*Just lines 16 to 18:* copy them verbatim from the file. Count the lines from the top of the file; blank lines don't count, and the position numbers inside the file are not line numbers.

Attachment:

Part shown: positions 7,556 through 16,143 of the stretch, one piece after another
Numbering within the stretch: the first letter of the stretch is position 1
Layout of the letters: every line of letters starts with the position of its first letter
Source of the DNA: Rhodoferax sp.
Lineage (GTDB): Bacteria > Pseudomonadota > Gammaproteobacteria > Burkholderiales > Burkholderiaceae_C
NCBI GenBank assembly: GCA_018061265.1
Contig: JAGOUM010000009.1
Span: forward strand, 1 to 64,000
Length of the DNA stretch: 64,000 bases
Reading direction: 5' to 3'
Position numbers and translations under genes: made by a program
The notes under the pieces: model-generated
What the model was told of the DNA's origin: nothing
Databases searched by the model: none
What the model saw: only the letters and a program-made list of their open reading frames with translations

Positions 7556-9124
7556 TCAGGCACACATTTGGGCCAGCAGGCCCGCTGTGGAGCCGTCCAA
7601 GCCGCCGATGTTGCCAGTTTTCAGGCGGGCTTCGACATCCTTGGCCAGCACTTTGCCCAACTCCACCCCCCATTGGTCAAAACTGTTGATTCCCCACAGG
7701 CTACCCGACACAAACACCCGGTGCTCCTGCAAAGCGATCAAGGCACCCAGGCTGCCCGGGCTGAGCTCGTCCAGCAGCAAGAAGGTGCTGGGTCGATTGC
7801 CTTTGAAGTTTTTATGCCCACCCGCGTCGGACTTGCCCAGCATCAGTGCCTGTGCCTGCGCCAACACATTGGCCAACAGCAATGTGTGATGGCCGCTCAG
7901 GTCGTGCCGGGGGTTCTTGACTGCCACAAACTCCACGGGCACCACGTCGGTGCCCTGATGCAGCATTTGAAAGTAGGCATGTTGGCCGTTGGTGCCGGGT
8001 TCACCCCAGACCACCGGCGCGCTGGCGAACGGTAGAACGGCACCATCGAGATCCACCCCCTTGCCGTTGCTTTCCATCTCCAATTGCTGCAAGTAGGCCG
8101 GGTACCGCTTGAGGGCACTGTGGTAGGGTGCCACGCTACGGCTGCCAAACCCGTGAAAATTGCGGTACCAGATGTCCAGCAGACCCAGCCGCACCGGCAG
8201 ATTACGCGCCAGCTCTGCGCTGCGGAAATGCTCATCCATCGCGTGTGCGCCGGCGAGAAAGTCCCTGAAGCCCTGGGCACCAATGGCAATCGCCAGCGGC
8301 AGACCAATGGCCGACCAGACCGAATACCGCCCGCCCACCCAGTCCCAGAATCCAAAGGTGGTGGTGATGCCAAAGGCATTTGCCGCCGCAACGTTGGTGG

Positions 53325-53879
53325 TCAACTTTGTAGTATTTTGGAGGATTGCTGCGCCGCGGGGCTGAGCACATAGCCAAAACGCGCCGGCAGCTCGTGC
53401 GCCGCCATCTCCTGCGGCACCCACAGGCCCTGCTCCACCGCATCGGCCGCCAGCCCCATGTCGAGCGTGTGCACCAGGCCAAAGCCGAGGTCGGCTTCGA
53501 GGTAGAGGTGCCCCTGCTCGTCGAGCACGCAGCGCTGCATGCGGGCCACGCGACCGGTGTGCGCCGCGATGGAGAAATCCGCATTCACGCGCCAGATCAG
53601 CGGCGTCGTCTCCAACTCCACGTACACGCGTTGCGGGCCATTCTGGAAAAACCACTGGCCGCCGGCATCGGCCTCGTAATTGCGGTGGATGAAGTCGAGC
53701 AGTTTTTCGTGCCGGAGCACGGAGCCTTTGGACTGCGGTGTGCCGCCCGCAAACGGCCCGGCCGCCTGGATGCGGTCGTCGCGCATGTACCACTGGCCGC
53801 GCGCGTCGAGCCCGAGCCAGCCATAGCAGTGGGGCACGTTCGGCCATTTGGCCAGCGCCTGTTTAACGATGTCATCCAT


Positions 7556-9124
7556 TCAGGCACACATTTGGGCCAGCAGGCCCGCTGTGGAGCCGTCCAA
7601 GCCGCCGATGTTGCCAGTTTTCAGGCGGGCTTCGACATCCTTGGCCAGCACTTTGCCCAACTCCACCCCCCATTGGTCAAAACTGTTGATTCCCCACAGG